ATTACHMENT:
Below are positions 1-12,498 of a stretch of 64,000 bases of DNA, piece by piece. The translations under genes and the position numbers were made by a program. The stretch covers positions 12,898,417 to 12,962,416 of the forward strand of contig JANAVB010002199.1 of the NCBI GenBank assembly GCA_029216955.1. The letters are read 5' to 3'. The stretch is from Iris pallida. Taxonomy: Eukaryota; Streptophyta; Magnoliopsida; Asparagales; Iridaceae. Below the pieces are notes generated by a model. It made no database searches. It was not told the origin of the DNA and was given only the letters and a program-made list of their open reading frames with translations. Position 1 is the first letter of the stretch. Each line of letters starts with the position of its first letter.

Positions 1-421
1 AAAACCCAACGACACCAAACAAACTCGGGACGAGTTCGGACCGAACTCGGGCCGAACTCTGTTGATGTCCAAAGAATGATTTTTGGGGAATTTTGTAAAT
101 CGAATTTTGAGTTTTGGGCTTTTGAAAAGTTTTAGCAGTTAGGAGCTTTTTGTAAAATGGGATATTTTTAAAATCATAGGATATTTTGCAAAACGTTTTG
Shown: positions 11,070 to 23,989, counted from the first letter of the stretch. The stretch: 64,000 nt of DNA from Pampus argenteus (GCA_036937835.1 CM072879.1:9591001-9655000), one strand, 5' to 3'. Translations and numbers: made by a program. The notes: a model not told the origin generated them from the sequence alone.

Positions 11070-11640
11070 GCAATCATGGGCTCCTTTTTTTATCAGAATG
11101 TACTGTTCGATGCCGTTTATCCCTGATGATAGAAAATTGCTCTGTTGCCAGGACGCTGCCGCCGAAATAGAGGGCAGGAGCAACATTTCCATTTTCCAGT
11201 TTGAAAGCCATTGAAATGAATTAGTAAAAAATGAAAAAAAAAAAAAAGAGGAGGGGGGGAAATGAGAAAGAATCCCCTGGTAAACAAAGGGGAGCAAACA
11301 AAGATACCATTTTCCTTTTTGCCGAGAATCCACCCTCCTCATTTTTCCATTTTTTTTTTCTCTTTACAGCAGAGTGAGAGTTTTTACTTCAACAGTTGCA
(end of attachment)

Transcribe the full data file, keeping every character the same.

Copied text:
Below are positions 1-12,498 of a stretch of 64,000 bases of DNA, piece by piece. The translations under genes and the position numbers were made by a program. The stretch covers positions 12,898,417 to 12,962,416 of the forward strand of contig JANAVB010002199.1 of the NCBI GenBank assembly GCA_029216955.1. The letters are read 5' to 3'. The stretch is from Iris pallida. Taxonomy: Eukaryota; Streptophyta; Magnoliopsida; Asparagales; Iridaceae. Below the pieces are notes generated by a model. It made no database searches. It was not told the origin of the DNA and was given only the letters and a program-made list of their open reading frames with translations. Position 1 is the first letter of the stretch. Each line of letters starts with the position of its first letter.

Positions 1-421
1 AAAACCCAACGACACCAAACAAACTCGGGACGAGTTCGGACCGAACTCGGGCCGAACTCTGTTGATGTCCAAAGAATGATTTTTGGGGAATTTTGTAAAT
101 CGAATTTTGAGTTTTGGGCTTTTGAAAAGTTTTAGCAGTTAGGAGCTTTTTGTAAAATGGGATATTTTTAAAATCATAGGATATTTTGCAAAACGTTTTG
Shown: positions 11,070 to 23,989, counted from the first letter of the stretch. The stretch: 64,000 nt of DNA from Pampus argenteus (GCA_036937835.1 CM072879.1:9591001-9655000), one strand, 5' to 3'. Translations and numbers: made by a program. The notes: a model not told the origin generated them from the sequence alone.

Positions 11070-11640
11070 GCAATCATGGGCTCCTTTTTTTATCAGAATG
11101 TACTGTTCGATGCCGTTTATCCCTGATGATAGAAAATTGCTCTGTTGCCAGGACGCTGCCGCCGAAATAGAGGGCAGGAGCAACATTTCCATTTTCCAGT
11201 TTGAAAGCCATTGAAATGAATTAGTAAAAAATGAAAAAAAAAAAAAAGAGGAGGGGGGGAAATGAGAAAGAATCCCCTGGTAAACAAAGGGGAGCAAACA
11301 AAGATACCATTTTCCTTTTTGCCGAGAATCCACCCTCCTCATTTTTCCATTTTTTTTTTCTCTTTACAGCAGAGTGAGAGTTTTTACTTCAACAGTTGCA